This has emerged as a High Court trial – which looked at the Horizon systems alleged role in subpostmasters being wrongly prosecuted and fined for accounting shortfalls – is coming to an end. This is part of a multi-million pound group litigation order brought by 550 subpostmasters, which has already seen two trials with two more planned later this year and early next year.

The plight of some subpostmasters was first reported in 2009, when Computer Weekly revealed that the lives of some subpostmasters had been turned upside-down after being fined, sacked, made bankrupt or even imprisoned because of unexplained accounting shortfalls. They blamed the Horizon accounting and retail system for the problems, but the Post Office has refuted this.

In response to the subpostmaster email, Julie Thomas, operations director at Post Office, acknowledged the issue.

“We are currently going through a process of identifying the specific branches impacted so that we can contact them, we want to be absolutely sure that all branches are aware of the issue and can notify us if they believe they may have been impacted,” she said in an email response to the subpostmaster.

She said the cause is unclear and under investigation: “The impact reported is exactly as you describe; a REM pouch is scanned in and the amount booked in is far less than the actual cash in the pouch, so the branches impacted have seen surpluses. We believe the issue is in the Transtrack barcode system, but we know no more than this currently.”

She apologised for the way the subpostmaster was treated by the Post Office financial centre: “They deal with hundreds of transaction corrections per day and these are almost always to do with mistakes made in branches which need to be rectified by a transaction correction. But this doesn’t excuse their manner in assuming you were to blame and for this I apologise wholeheartedly.”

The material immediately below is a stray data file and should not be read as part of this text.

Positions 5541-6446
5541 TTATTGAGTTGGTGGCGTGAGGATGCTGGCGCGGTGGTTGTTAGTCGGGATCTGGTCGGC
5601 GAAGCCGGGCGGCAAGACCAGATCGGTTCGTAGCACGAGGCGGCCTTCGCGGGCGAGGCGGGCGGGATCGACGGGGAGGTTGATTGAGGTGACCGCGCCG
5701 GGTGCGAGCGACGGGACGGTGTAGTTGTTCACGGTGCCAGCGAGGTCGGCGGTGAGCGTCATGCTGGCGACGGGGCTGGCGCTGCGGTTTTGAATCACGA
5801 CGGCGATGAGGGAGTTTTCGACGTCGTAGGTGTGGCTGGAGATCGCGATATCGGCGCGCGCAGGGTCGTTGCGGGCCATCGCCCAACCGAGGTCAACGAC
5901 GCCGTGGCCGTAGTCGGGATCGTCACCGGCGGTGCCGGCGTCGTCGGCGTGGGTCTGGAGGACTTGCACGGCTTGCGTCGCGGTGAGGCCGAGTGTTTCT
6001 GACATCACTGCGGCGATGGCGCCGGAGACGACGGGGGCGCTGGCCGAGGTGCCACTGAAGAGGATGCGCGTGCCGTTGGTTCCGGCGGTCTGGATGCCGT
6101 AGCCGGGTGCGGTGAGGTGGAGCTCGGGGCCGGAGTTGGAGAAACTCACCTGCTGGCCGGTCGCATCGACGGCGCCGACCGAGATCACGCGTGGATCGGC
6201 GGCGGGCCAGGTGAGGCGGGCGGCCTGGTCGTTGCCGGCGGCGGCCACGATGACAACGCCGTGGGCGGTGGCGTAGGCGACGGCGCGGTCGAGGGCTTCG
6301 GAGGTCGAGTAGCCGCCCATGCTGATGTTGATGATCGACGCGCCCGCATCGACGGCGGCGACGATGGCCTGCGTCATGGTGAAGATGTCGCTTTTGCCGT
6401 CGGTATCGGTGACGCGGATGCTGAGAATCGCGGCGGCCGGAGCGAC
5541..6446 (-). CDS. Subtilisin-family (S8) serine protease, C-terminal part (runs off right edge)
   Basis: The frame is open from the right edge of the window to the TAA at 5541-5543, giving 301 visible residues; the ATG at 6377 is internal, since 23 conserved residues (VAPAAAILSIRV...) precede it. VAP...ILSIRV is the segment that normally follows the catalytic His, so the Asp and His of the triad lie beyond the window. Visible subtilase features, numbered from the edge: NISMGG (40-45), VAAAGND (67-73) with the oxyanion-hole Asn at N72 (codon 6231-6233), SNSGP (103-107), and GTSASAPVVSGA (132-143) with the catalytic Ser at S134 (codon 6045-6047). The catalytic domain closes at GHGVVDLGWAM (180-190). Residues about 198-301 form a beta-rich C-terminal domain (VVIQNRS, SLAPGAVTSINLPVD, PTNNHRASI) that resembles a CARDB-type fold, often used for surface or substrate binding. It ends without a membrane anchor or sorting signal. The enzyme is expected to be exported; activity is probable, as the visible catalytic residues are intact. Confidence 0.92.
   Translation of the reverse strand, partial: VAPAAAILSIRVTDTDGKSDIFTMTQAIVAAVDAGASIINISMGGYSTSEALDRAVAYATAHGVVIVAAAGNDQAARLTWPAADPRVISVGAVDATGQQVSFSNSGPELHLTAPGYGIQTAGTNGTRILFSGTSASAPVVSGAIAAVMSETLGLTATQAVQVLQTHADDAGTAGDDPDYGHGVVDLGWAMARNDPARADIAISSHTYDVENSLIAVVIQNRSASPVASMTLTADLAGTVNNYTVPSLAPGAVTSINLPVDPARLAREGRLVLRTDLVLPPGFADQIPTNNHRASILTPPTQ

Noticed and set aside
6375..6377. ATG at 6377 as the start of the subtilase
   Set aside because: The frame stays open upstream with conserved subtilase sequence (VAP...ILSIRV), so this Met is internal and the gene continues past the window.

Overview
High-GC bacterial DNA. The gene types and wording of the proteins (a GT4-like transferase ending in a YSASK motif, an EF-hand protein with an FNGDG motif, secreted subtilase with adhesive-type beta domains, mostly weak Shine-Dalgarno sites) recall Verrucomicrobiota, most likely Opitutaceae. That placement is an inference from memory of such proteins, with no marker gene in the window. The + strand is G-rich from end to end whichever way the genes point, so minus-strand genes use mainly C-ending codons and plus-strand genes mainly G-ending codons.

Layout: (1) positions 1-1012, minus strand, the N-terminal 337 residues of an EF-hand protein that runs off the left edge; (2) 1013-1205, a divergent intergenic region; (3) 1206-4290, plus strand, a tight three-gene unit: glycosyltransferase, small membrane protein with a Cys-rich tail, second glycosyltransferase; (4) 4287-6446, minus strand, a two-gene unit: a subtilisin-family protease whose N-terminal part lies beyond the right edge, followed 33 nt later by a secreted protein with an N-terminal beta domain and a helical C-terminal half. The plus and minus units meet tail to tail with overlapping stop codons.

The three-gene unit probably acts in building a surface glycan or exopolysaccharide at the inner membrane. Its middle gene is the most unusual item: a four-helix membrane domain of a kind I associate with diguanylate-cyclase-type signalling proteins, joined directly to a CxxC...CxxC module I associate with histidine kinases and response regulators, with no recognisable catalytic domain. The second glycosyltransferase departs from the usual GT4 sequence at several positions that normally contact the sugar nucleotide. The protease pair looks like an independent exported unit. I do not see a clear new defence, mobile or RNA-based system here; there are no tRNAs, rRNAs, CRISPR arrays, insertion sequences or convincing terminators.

Under pressure from subpostmaster representatives at the Communication Workers Union (CWU), the Post Office sent a warning about the error to the subpostmaster network.

“We are aware of an issue with a small number of Cash Pouch REM barcodes, which we are working to resolve as quickly as possible,” it said.

“The issue means that when the barcode is scanned, it is only recognising part of the REM, which means it does not register the full value of the REM on Horizon. This may also impact Bureau services.”

The issue has echoes of an error revealed in 2015, known as the Dalmellington Bug, which has featured in the group litigation as evidence that errors could cause loss for subpostmasters.

Mark Baker, postmaster branch secretary at the CWU, said: “We have discovered a variant of the Dalmellington error that works against the Post Office and this time in favour of the subpostmaster. The Post Office had no idea about it. If the subpostmaster had done what the manual says and settle to cash, the subpostmaster could take the cash out of physical stock and keep it.”

“But that would be immoral and potentially illegal, so my advice to subpostmasters is don’t settle to cash, settle centrally.”

In November 2015, the CWU wrote to subpostmasters warning them of a problem with the system, following an incident at a Post Office branch in Dalmellington in which thousands of pounds of payments were duplicated for one subpostmaster.

If undetected, this would appear as losses when the accounts are completed, which would be the responsibility of the subpostmaster. The problem involves the process where subpostmasters transfer money from a core Post Office branch to a remote branch created to serve rural areas, known as an outreach, which is basically a branch on a laptop.

For live tweeting from court, see the Twitter account of broadcast journalist Nick Wallis. Also read his Post Office trial blog.

Timeline of the Post Office Horizon case since Computer Weekly first reported on it in 2009

Read more on Financial applications